A team from the Faculty of Physics, MSU developed a method for creating two beams of entangled photons to measure the delay between them. In the future the results of the study may be used in high-precision measurements, material studies, and informational technologies. The article was published in Optics Letters journal.
David Nikolaevich Klyshko, professor of the Chair of Quantum Electronics at the Faculty of Physics, MSU discovered spontaneous parametric down conversion in 1966 and later on was awarded the State Prize for it together with his colleagues. This discovery marked the beginning of quantum optics, a popular area of physics that studies quantum properties of light. The effect is quite simple: a photon that comes into a crystal is divided into two other photons with the sum of their frequencies equal to the frequency of the original photon. Notably, this process may be observed only in non-linear crystals in which the frequency of photons may change in the course of scattering.
The effect was used in many areas, including the studies of crystals themselves, measurements of efficiency in light-sensitive detectors, and especially in quantum optics where certain success was reached in such fields as quantum cryptography, quantum calculations, and in the elegant effect of quantum teleportation. The fact is that the new photons are entangled: if the polarization of one photon measures, the quantum state of polarization of the second one is altered as well. Any changes in the first photon are immediately “sensed” by the second one. However, this effect cannot be used to exchange information.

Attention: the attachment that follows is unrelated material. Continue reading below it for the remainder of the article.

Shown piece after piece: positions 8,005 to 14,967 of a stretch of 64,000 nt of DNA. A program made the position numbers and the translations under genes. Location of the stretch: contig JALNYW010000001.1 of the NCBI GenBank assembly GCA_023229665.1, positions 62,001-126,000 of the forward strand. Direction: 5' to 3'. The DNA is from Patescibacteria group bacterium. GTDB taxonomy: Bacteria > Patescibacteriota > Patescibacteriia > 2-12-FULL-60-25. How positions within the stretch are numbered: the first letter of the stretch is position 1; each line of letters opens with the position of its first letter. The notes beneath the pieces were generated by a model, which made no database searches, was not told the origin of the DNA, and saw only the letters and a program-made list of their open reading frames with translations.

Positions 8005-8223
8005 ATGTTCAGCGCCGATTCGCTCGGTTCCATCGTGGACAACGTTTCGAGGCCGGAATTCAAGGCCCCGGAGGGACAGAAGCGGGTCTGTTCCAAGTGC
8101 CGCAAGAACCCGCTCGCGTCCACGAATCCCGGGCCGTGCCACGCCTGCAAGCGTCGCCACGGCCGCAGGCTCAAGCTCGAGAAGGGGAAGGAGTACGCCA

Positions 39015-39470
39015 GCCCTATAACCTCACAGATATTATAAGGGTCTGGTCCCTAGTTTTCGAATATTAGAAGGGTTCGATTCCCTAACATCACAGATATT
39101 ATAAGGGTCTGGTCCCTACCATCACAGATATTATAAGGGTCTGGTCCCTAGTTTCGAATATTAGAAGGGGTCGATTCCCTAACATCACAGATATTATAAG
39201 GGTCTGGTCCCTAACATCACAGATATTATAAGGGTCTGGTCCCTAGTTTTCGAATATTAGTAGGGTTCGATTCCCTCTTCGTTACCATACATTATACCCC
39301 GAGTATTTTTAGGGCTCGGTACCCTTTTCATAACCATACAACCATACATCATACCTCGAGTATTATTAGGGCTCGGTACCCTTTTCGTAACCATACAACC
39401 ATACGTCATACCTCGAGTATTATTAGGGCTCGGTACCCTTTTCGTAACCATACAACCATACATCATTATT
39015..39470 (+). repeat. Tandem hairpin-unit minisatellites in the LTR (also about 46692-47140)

In a recent experiment MSU-based scientists under the guidance of the leading research associate of the Chair of Quantum Electronics (Faculty of Physics, MSU) Maria Chekhova tried to generate not separate pairs of entangled photons but bigger amounts – two powerful beams.
“In this case the correlation is not between individual photons but the whole beams, and the question is, what is the precision of this correlation?” explains Pavel Prudkovskii, a co-author of the work. “If we slow one beam down, at what point in time would we notice the desynchronization?”
To answer this questions the scientists had to make photons with different frequencies not to disperse from the crystal at different angles but to form two beams of light and to move together in parallel lines. On order to obtain this effect, lithium niobate crystals that are often used in such experiments had to be grown with a certain structure with a pre-calculated additional non-periodic domain lattice.
In the course of the experiment the scientists made one of the two entangled photon beams to stall a little and to go along an auxiliary path. After that both beams got to the second crystal – the usual lithium niobate. “In this crystal the summation of frequencies took place. If the beams arrive in sync, it is more efficient that in other cases,” commented Prudkovskii. “As a result we get a narrow peak in the summary frequency signal. The width of it is 90 femtoseconds (10 -15 sec), and this is our main achievement.
Thus, the scientists managed to experimentally register almost the smallest possible shift between twin beams of entangled photons that may be observed by measurement devices. According to the team, it is possible to further reduce this value, but to do so, the scheme of the experiment should be made more complex. “Right now 90 femtoseconds is a record-setting value, but it can be reduced, and we know what to do for it,” explained Prudkovskii. According to him, the wave period of laser emission is only several femtoseconds, so it is possible to reduce the length of such delay down to a dozen or so.
The results of the study may be used for the development of encrypted communication channels protected from any interruptions or bugging. If a criminal tries to intercept a beam of entangled photons, he or she will have to stall it for some time, and the delay won’t be left unnoticed. Moreover, the registration of a delay in two quantum-entangled beams may be used to detect minor admixtures in substances.